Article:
More Than Marketing a Trinket Box …

Artisan Trinkets

A story about an alligator, a promotion, and saying goodbye to a very dear friend

Trinket Story #1 – When your promotion is failing, maybe it’s because your guests just don’t “get it.”

A number of years ago, one of my casino clients implemented a promotion that I had recommended. I was seeing success with a gift program in which guests earned points during a day of slot play and received a bejeweled trinket box. You’ve seen them: the palm-sized box, available in a variety of designs, decorated with crystals, unique in that they open so a small gift or item can be stored inside (think cash or coins, an engagement ring, love note). The appeal of these boxes to casino customers had surprised me, but measurable results were being achieved in diverse markets, driving incremental visits and revenue.

The first time that my Louisiana client employed the promotion, the trinket box was an alligator, themed to their geographic area for appeal to a primarily local clientele. I happened to be at the property on a consulting visit the day the promotion was rolled out. Starting at 8:00 AM, slot players could take home an alligator trinket box after earning a designated number of club points. By noon, only a handful of gifts had been distributed. I was concerned … occupancy didn’t match participation, and we had previously discussed all the factors that would yield a positive outcome. Why didn’t anyone want the alligator?

I suggested to the Marketing Director that we go down to the casino floor to check things out. The monthly mailer had been sent to players, advertising the trinket box promotion. But on the floor there was only one sign, in front of the players club, reminding guests about the promotion. There was no display of the gifts at the club or anywhere else on the floor, including the many slot areas. Although the marketing team knew that the promotion was taking place, why would it be top-of-mind to guests who had received their mailer several weeks earlier?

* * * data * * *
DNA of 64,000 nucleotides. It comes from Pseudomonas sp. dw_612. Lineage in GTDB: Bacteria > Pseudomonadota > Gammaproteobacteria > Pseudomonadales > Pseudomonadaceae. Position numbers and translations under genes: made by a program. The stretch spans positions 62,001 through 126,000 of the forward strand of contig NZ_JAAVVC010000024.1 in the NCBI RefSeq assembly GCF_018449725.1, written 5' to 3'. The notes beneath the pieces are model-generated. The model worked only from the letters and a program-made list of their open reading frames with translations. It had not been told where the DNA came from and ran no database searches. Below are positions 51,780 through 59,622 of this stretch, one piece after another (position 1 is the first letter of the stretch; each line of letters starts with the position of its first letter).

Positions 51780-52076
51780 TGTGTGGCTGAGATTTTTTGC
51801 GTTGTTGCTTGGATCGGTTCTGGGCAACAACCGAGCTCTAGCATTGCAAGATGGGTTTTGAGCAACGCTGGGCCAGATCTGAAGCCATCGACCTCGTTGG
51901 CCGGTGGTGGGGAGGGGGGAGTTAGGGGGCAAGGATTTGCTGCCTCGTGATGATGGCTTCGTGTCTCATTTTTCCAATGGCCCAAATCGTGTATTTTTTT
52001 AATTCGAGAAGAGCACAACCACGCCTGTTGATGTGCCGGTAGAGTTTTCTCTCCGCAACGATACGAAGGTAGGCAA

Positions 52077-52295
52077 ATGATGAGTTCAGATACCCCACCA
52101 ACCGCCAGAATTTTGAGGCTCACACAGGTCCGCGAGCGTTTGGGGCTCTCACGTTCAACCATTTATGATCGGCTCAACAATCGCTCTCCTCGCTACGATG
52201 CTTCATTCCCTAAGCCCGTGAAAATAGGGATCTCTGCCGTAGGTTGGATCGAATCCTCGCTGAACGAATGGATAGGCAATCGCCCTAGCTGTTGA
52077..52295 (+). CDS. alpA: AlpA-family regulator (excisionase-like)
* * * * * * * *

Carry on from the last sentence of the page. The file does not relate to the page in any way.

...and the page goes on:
It was time for quick collaboration and creativity. What could we do RIGHT NOW that would breathe life into this one-day promotion before the opportunity passed? We did three things. Additional signs were printed and placed around the large casino at critical locations: entrances, dining areas, slot areas. A large display was created at the players club by stacking the beautifully designed black boxes holding the gifts, topped with the actual alligator trinket boxes for visibility. And we engaged the security officers already posted at the five casino entrances … each carried a single black gift box, the top embossed with the silver Zanzibar logo, the inside lined with silk, containing the alligator trinket box. Every guest who walked through the door was shown the day’s opportunity: earn 250 club points today, and you can take home this gift. And look, it even opens … check this out. They could see it, touch it.

By 3:00 PM, casino players had earned more than 200 trinket boxes. We figured it out. Collaboration, creativity, adaptability. I have always believed that there are only five or six different promotions … all you have to do is tweak them, personalize them, make them your own, and be sure that your customers KNOW ABOUT THEM. The alligator was only the first trinket box offered by this property. They continued the program with a series of three Mardi Gras frogs and later, a fleur-de-lis trinket box when the Saints won the Super Bowl, to name a few.